Muslims have historically regarded the Qurʾān as al-kitāb al-mubīn (the Manifest Book, Q.5:15) that was revealed qurānan ʿarabiyyan (Arabic Qurʾān, Q.12:2). It is widely held to be a literary miracle that is unparalleled by any other literature and is considered not a human creation but a divine miracle. Every letter and dot in the Qurʾān is believed to have been revealed from heaven, with no differences between what was revealed and what is found in the maṣāḥif today. However, the earliest literary works show multiple disagreements among early Muslim grammarians and readers regarding the iʿrāb (case ending) of certain words in the Qurʾān. Despite these disputes, these scholars created a system to justify their choices, even if it violated the rules of al-ʿarabiyya. In this paper, the author aims to demonstrate how literary sources justified the cases of laḥn (solecism), particularly in light of the lack of a standardized system of vowels, which increased the ambiguity of the text and its meaning. Additionally, the author will explore the tension found in Qurʾān manuscripts to deviate from the canonical readings in favor of maintaining proper Arabic. Muslims have approached the issue of laḥn in two distinct ways: when laḥn occurs in the rasm, grammarians have created new categories of Arabic grammar to justify the laḥn (e.g., iltifāt). However, when the laḥn occurs in case endings, they had more flexibility to express their disagreement with the eponymous readers by marking the correct case endings as a second reading (e.g., the accusative case of Q.5:38 in Qurʾān manuscript Wetzstein II 1915). The latter case is particularly problematic when considering that qirāʾāt is a sunna, and deviating from the reading traditions of the ten eponymous readers is considered innovation.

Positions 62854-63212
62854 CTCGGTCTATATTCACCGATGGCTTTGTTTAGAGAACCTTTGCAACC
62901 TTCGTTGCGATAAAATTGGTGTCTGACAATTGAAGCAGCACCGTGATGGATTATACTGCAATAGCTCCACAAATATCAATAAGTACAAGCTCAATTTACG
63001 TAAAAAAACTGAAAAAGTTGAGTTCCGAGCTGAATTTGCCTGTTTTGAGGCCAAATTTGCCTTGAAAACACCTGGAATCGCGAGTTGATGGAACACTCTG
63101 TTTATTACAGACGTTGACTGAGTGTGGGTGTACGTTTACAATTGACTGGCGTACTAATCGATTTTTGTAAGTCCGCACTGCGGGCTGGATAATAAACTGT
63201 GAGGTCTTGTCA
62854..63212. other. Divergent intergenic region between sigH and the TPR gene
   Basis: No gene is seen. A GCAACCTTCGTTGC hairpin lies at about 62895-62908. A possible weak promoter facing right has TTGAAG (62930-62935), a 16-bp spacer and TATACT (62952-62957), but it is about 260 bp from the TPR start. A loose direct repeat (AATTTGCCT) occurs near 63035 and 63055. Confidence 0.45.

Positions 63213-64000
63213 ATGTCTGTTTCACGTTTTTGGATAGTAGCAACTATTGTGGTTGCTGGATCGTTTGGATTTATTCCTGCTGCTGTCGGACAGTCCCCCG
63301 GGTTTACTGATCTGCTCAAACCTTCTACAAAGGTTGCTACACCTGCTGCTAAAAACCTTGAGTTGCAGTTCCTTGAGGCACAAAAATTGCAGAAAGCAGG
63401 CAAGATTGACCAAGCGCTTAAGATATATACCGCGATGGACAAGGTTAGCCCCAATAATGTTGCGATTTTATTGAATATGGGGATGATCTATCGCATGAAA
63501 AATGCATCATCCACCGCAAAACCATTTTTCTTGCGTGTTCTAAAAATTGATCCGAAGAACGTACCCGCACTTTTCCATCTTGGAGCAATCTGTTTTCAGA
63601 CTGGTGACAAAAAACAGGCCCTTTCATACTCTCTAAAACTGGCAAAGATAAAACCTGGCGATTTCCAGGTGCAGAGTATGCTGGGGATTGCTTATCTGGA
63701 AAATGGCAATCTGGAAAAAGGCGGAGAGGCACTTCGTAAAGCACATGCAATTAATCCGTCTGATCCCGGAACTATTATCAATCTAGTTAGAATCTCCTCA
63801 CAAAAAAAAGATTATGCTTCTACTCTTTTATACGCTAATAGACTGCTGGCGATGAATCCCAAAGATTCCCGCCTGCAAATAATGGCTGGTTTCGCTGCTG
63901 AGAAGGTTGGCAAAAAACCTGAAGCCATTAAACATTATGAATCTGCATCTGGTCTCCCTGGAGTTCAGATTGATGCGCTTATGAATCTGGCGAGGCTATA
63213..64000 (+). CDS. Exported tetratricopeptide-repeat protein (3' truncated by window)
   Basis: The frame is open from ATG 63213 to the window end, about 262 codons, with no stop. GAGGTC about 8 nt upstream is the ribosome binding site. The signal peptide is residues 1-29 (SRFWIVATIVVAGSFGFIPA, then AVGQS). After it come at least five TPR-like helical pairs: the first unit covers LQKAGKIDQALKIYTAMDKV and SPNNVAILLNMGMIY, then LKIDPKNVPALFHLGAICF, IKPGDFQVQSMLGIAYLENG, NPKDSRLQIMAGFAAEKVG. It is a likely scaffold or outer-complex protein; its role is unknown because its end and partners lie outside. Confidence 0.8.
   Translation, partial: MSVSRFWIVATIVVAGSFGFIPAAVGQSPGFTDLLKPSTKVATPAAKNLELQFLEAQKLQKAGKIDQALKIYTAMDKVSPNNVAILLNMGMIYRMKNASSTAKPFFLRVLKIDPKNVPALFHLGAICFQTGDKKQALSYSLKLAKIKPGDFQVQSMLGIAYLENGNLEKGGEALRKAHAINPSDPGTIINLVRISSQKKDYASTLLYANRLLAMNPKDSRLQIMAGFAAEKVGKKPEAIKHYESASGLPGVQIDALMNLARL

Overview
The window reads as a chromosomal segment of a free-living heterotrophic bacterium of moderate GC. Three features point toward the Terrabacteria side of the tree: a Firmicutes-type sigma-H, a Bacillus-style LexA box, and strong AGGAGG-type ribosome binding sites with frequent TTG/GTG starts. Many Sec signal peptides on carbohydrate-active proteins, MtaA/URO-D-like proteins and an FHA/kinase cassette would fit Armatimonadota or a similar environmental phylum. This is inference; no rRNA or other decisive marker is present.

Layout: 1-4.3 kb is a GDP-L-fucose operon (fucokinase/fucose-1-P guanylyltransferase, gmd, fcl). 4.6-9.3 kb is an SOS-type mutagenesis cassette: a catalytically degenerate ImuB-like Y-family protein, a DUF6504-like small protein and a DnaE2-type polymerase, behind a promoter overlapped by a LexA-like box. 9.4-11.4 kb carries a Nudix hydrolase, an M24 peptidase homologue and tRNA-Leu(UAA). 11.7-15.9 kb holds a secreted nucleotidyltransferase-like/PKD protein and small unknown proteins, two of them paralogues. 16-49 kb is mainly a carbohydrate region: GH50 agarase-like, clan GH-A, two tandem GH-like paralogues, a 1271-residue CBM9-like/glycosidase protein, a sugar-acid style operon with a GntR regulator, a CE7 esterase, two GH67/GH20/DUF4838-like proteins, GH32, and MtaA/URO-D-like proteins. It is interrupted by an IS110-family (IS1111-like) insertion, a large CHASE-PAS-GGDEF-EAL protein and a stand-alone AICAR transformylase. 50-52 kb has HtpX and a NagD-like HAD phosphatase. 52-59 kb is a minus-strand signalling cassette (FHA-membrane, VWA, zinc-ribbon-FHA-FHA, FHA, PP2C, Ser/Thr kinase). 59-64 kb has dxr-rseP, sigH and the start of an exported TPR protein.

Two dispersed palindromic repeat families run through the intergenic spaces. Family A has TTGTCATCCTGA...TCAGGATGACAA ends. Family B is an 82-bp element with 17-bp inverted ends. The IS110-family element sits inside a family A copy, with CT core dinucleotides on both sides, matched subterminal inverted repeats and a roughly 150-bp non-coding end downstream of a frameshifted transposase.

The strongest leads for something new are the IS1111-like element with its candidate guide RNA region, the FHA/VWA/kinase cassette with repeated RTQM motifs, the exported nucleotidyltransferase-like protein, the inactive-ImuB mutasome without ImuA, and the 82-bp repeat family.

Dr. Rami Hussein Halaseh